3. Papa told me often that little Caroline was reared with the Robert boys.
  4. When Caroline married Victor Gassaud in 1846, she had a large dowry. Her marriage contract specified that she had a trousseau, furniture and silver, valued at 2600 francs, 30 Belgian annuities of 50 francs, ....all "given by hand". They could only have come from her natural father. 
  5. Jean-François Robert's  grandson was a witness, identified as a nephew, on the death registration of Caroline Martin, and at the marriage of her grandson, Henri.
  6. In turn, Caroline's grandson Henri, identified as a cousin, was a witness on the death registration of the grandson of Jean-François Robert.
  7. As late as the 1920s, members of the Robert family were included in the list of bereaved on the funeral announcements of the Gassaud family."

 The descendant of Caroline, who gave the points we quote above did indeed have a clear research question and did cite her sources -- birth, marriage and death registrations all of which could be verified. Without question her search was exhaustive and her sources, which included notarial records in addition to the civil registrations, were excellent. Her claims based on family lore -- that there was a hand-written genealogy and that "little Caroline was reared with the Robert boys" -- could not be verified, (though it could be noted that the youngest Robert boy was nine when Caroline was born and the first Robert grandchild was born when she was nineteen, making it unlikely that she was a playmate of any of them). Nor could it be verified that the large dowry given "by hand" to Caroline, who married two years after the death of Jean-François Robert, came from him. Additionally, the descendant showed how the relationships in nos. 5 and 6 above would indeed be true were Caroline to have been the daughter of Jean-François Robert.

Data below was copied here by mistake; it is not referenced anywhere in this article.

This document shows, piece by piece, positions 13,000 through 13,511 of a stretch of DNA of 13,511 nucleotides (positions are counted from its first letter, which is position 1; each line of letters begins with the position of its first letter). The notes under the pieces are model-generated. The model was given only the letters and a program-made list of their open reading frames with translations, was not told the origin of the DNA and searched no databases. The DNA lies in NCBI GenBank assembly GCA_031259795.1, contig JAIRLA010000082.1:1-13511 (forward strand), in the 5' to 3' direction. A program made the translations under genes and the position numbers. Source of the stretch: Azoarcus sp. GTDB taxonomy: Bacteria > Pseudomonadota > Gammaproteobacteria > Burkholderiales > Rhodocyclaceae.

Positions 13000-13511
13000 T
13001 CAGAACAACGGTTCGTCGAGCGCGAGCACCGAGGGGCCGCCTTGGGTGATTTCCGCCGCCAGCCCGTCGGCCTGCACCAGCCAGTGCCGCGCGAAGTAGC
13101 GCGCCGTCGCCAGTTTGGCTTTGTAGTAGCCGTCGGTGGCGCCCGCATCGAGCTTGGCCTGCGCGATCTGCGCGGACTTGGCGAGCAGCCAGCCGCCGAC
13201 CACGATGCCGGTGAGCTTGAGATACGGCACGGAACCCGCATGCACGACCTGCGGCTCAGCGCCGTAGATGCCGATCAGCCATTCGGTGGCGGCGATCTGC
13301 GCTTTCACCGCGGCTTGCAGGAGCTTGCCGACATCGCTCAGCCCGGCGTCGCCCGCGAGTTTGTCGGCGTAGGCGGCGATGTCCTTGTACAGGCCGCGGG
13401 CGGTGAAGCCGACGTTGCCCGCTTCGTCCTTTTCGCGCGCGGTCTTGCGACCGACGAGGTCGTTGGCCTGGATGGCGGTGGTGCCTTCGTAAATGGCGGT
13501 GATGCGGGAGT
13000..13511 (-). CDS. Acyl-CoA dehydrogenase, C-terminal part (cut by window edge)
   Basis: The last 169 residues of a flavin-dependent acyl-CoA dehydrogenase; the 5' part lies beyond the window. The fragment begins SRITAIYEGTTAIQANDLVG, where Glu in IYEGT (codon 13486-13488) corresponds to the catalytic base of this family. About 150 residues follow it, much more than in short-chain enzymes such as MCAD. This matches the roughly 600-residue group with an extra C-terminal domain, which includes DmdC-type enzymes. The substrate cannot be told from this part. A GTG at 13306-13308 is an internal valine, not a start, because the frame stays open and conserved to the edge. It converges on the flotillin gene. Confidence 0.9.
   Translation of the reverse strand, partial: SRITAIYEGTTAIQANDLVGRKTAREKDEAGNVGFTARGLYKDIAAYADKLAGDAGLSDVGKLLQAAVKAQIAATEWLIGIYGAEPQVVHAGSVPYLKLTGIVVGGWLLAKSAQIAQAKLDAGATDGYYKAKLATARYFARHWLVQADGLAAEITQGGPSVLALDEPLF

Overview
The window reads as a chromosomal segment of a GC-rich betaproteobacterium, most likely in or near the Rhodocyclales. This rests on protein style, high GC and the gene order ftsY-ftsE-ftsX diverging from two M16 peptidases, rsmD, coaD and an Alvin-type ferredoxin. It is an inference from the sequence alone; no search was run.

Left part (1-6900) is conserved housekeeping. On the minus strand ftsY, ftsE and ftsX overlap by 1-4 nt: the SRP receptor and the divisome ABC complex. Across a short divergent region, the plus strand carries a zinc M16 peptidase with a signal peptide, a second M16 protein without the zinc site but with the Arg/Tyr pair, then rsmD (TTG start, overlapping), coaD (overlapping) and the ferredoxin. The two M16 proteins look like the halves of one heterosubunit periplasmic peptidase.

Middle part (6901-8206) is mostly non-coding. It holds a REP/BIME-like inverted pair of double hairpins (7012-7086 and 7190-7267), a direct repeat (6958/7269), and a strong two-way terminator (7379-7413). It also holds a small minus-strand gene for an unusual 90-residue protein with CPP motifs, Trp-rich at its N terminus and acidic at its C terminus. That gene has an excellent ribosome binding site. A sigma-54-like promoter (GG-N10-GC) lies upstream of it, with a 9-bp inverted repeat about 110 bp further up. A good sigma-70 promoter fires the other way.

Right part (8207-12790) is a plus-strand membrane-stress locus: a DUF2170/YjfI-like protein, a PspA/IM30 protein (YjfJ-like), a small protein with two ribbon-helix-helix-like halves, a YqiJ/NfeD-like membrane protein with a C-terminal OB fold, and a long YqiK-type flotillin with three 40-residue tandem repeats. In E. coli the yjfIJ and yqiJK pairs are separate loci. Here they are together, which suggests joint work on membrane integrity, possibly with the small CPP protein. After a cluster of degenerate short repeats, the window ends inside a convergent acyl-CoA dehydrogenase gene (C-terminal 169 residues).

The descendant's conclusion is  not claimed to be more than a strong suspicion. It is obvious to all that, if Caroline were his daughter, Jean-François was scrupulous in ensuring that no document with their two names should ever exist: he is not named on her birth, marriage or death registration; he is not named in her marriage contract; she is not named in his will or in the estate inventory after his death. The descendant is clearly aware that her only hope of proof would be through DNA testing with known descendants of Jean-François Robert. Her case, however, is very well made and using the GPS (albeit loosely, to allow for the many cultural differences) to examine it makes that clearer. 

It was a good study group and many thanks to Dear Myrtle for organising and presenting it.

©2013 Anne Morddel

French Genealogy